Young Farmers Central to Policy Reform13 April 2012
EU - Addressing the European Council of Young Farmers (CEJA) yesterday in Brussels, Agriculture Commissioner Dacian Ciolos said that he wants to make Young Farmers central to the post-2013 reform of the Common Agricultural Policy (CAP).
The percentage of European farmers under the age of 35 decreased from 8.5 per cent in 2003 to 6.1 per cent in 2007.
Through the CAP reform, the European Commission has proposed a new five year top up payment, additional to the Single Farm Payment for farmers under the age of 40.
Mr Ciolos said that over the last 10 years, Europe has lost almost three million farmers. This, he said, demonstrates how important it is to put a proactive policy in place at a European level to support new farmers in agriculture. He said the CAP reforms would provide financial support with an installation subsidy and facilitate access to bank loans.
No level playing field for new entrants
Scottish MEP, Alyn Smith said: "Encouraging younger people, with their skills, enthusiasm and innovative mentality into farming is vital for the future of our food production and the vitality of the rural economy. Aside from the simple fact that we will need new people to eventually take over the existing farm acreage, younger farmers are also more likely to take risks and diversify into new fields of enterprise, such as renewable energy and tourism, all of which broadens the revenue base of the farm and makes it more financially secure and protected against the volatility of markets.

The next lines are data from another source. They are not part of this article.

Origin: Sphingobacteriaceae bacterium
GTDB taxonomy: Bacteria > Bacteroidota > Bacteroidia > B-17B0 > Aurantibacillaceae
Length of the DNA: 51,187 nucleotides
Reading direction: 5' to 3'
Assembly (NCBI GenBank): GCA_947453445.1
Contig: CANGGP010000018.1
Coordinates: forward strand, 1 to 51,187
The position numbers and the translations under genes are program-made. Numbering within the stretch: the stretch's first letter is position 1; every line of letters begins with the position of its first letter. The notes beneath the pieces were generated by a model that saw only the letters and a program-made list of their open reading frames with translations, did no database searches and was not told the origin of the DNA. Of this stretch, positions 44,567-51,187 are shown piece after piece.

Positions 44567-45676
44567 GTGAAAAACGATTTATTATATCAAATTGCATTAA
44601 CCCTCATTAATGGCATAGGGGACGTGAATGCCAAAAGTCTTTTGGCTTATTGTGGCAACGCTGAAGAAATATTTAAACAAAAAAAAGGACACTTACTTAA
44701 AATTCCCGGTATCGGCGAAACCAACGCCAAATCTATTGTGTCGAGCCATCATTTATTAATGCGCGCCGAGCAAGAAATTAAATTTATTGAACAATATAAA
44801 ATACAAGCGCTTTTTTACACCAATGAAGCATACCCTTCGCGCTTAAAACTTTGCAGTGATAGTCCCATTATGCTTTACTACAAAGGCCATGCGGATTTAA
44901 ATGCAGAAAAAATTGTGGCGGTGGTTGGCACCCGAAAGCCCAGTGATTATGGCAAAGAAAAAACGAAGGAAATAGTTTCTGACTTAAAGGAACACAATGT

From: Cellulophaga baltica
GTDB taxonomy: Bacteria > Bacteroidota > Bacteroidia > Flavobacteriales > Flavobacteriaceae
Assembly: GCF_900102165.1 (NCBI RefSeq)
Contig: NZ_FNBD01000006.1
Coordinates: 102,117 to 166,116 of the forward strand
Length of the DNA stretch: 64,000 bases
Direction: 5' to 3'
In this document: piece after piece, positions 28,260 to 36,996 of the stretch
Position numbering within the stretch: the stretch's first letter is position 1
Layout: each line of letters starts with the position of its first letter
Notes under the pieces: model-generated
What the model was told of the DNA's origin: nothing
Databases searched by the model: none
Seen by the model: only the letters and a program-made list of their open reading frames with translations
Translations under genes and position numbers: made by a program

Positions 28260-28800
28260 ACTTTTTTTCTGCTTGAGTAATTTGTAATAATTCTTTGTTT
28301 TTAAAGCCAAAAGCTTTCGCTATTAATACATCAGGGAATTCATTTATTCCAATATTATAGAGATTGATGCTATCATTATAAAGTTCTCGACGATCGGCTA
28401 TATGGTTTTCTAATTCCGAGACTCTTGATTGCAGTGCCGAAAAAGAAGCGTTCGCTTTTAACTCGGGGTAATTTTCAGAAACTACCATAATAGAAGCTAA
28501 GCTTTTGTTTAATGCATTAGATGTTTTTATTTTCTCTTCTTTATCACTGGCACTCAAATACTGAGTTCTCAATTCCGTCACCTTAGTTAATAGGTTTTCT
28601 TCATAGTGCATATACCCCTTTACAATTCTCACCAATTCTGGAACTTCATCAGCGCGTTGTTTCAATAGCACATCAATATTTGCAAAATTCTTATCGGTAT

"The real disadvantage for young farmers lies in the inequitable and unfair system of distribution of direct payments. It is simply unjust that payments should be based on a historical reference from a decade ago, long before most young farmers started, making for an unlevel financial playing field.
"It is also unfair that, in lieu of an adequate active farmer definition, these payments can then be traded to land investors, keeping them out of the hands of new entrants and further widening that financial gulf.
CEJA President Joris Baecke said to MEPs and the Commissioner yesterday: "The future of agriculture is in your hands. We cannot wait another five years for these crucial measures, or there won’t be any European farmers left for the CAP to cover. We have highlighted the importance of the problem and proposed the appropriate solution: you must now ensure that this reform opportunity is not missed, so as to secure a competitive, productive and sustainable future for European agriculture.”
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